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University of Bolton

LLB Law

UCAS Code: M100

Bachelor of Law (with Honours) - LLB (Hons)

Entry requirements


UCAS Tariff

112

Any subjects are acceptable at Level 3. You should also have five GCSEs at grade C or above or grade 4 to 9 (or equivalent) including English. To help you understand what UCAS points are equivalent to, in terms of grades, please visit the University of Bolton’s webpage below for some examples of grades from popular qualifications: https://www.bolton.ac.uk/study/undergraduate/apply/ucas-tariff/

85%
Applicants receiving offers

You may also need to…

Attend an interview

About this course


This course has alternative study modes. Contact the university to find out how the information below might vary.

Course option

3years

Full-time | 2019

Other options

5 years | Part-time | 2019

Subject

Law

Seeking a Qualifying Law Degree? If you aspire to have a successful career in the legal profession, our LLB (Hons) Law is an ideal choice. With highly-experienced tutors and dedicated courtroom facilities, we offer excellent training in all the core areas of Law in a supportive and personalised learning environment.

Whether you’re seeking to forge a career as a solicitor, barrister, costs lawyer, legal executive or conveyancer, or aspire to work in sectors such as business management, the civil service, politics, HR or finance, our LLB (Hons) Law is an excellent choice.

Our experienced team will guide you as you explore the sources of the law in England and Wales, how it is made and developed, the institutions within which that law is administered, and the personnel who practice law. You’ll study the law as it regulates the functions of the state, the relations between private individuals, and the ownership and control of land and other property. You’ll also be able to choose additional legal areas that are of interest to you or your career aspirations.

We’ll support you to develop the skills required to practice law; for example, you’ll be expected to take part in mooting debates (a mock legal hearing where points of law are argued) in our purpose-built courtroom. We’ll challenge you to develop sought-after critical reasoning, communication and advocacy skills, along with valuable transferable skills such as analytical thinking, practical problem-solving, presentation, negotiation skills and teamwork. Overall, our dedicated team are focused on helping you gain the skills employers value along with a deep and critical understanding of the law.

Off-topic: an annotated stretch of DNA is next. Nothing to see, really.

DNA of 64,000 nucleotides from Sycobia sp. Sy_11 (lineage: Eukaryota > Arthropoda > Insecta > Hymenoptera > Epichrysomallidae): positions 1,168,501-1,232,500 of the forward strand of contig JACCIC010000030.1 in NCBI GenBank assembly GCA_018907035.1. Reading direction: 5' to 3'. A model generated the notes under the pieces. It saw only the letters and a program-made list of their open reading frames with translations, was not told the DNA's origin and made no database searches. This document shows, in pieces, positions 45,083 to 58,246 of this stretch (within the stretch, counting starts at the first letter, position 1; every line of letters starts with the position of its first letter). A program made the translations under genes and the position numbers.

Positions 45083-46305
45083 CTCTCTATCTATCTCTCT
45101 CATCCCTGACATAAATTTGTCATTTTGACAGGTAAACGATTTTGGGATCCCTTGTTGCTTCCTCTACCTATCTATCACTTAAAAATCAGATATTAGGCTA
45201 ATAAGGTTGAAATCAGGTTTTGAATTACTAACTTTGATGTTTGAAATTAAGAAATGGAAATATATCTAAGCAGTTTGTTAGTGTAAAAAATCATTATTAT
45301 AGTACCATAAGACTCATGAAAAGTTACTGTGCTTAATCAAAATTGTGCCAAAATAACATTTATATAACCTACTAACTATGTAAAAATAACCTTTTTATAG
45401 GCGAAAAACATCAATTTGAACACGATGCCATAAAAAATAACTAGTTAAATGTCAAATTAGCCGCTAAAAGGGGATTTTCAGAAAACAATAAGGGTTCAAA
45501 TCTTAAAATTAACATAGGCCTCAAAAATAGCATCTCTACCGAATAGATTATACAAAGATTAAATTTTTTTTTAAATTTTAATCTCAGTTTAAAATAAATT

Modules

Modules listed below are a mixture of compulsory and optional. You may not have the opportunity to study all the modules as part of the course.

English Legal System and Foundation Legal Skills
Contract Law
Criminal Law
Public Law
Equity and Trusts
Professionals in Practice
Law of Tort
European Law
Land Law
Legal Skills 2
Human Rights Law
Investigative Legal Study
Legal Skills 3
Employment Law
Family Law
Company Law
Social Security Law
Law of Evidence
Intellectual Property Law
Corporate Governance
Jurisprudence
Bioethics and the Law

Assessment methods

Level One: Written exams (42%), Coursework (53%), Practical exams (5%)
Level Two: Written exams (43%), Coursework (47%), Practical exams (10%)
Level Three: Written exams (12%), Coursework (78%), Practical exams (10%)

Tuition fees

Select where you currently live to see what you'll pay:

Channel Islands
£9,250
per year
England
£9,250
per year
EU
£9,250
per year
International
£12,450
per year
Northern Ireland
£9,250
per year
Scotland
£9,250
per year
Wales
£9,250
per year

The Uni


Course location:

University of Bolton

Department:

Law

TEF rating:

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What students say


We've crunched the numbers to see if overall student satisfaction here is high, medium or low compared to students studying this subject(s) at other universities.

89%
high
Law

How do students rate their degree experience?

The stats below relate to the general subject area/s at this university, not this specific course. We show this where there isn’t enough data about the course, or where this is the most detailed info available to us.

Law

Teaching and learning

100%
Staff make the subject interesting
95%
Staff are good at explaining things
95%
Ideas and concepts are explored in-depth
95%
Opportunities to apply what I've learned

Assessment and feedback

Feedback on work has been timely
Feedback on work has been helpful
Staff are contactable when needed
Good advice available when making study choices

Resources and organisation

91%
Library resources
86%
IT resources
95%
Course specific equipment and facilities
91%
Course is well organised and has run smoothly

Student voice

Staff value students' opinions

Who studies this subject and how do they get on?

92%
UK students
8%
International students
41%
Male students
59%
Female students
56%
2:1 or above
35%
Drop out rate

Most popular A-Levels studied (and grade achieved)

B
C
C

After graduation